The pointer variable tx_relay is
as const, but it’s used to mutate the TxRelay structure it’s pointing to.
How is that possible?
<larryruane> Mine personally is to checkout the branch locally, start up vscode (or just "code" on linux), which has a nice git integration, and look at the commits separately... then I also sometimes run the debugger on both one of the python tests and the node (bitcoind)
<larryruane> when we initiate the connection (an outgoing connection), there are multiple types, two main ones that are most important for today's PR, can anyone say what they are and what's the difference between them?
<theStack> an interesting fact is that there is also a "blocksonly" mode for reducing traffic by turning off transaction relay completely (option -blocksonly); this can be confusing due to the similar naming to "block-relay-only"... at least it was for me :)
<larryruane> theStack: yes excellent, i was just going to mention that next! setting up a block-relay-only peer affects only how we interact with that peer, whereas `blocksonly=` (configuration option) affects our behavior with all our peers
<theStack> (for those interested, this is a thread in the bitcointalk board where gmaxwell gives a bit background and bandwidth savings results for the back then newly introduced -blocksonly mode: https://bitcointalk.org/index.php?topic=1377345.0)
<larryruane> so it's a way of compactly storing a set of values, but you can only test if a value is present (you can't iterate a bloom filter like a map or a vector), and you can get false positives (the filter can say an item is there when it actually isn't)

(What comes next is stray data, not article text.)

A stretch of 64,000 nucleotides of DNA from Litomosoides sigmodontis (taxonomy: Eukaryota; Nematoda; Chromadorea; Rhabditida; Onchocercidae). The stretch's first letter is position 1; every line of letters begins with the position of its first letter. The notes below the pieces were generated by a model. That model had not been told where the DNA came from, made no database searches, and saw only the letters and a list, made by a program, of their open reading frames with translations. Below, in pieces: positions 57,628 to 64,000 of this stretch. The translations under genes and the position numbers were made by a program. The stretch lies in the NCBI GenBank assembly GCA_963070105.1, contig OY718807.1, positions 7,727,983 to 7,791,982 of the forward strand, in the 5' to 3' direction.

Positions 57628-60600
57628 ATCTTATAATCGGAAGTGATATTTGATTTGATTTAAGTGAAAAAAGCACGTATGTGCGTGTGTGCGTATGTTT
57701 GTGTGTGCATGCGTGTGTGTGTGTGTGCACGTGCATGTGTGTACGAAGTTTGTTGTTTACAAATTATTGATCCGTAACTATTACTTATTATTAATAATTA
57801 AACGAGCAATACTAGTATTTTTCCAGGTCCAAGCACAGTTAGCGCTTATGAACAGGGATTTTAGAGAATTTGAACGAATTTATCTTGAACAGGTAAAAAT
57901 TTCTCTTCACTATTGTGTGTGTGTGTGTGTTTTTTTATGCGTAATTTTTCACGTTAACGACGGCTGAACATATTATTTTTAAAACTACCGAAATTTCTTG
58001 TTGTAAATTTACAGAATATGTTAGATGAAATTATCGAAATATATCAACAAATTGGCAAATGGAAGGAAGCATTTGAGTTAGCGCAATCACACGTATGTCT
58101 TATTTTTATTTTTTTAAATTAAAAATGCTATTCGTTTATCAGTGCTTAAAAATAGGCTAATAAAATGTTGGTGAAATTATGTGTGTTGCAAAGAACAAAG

<larryruane> OliverOff: good! sipa: yes, that's question 6, why do most nodes not support this bloom filtering service (that is they don't set the `NODE_BLOOM` service bit in the version message they send to their peers)?
<theStack> it seems that the "pure" bloom filter CBloomFilter is only used for BIP37, whereas the rolling bloom filter CRollingBloomFilter is used at more places (if i interpreted my "git grep" results correctly :))
<sipa> OliverOff: You can send a filter that matches nothing, and then ask for all blocks in the chain. Now the attacker gets only tiny messages (empty filtered blocks), while the victim is reading through the entire blockchain and processing every tx in it.
<svav> if we have not offered NODE_BLOOM to the peer and it has set fRelay to 0, then we know that it will never request transaction announcements, and that we can save resources by not initializing the TxRelay data structure for that incoming node
<larryruane> svav: yes, `TxRelay` contains only state that's needed for relaying transactions (outward) to a particular peer ... so if we never need to send transactions to this peer, then there's no reason to allocate one of these for this peer
<svav> yashraj the reason for this PR is that there are some circumstances that we know a TXRelay will never be needed for a particular incoming node, and therefore we save memory resources in our node by not creating it - I think!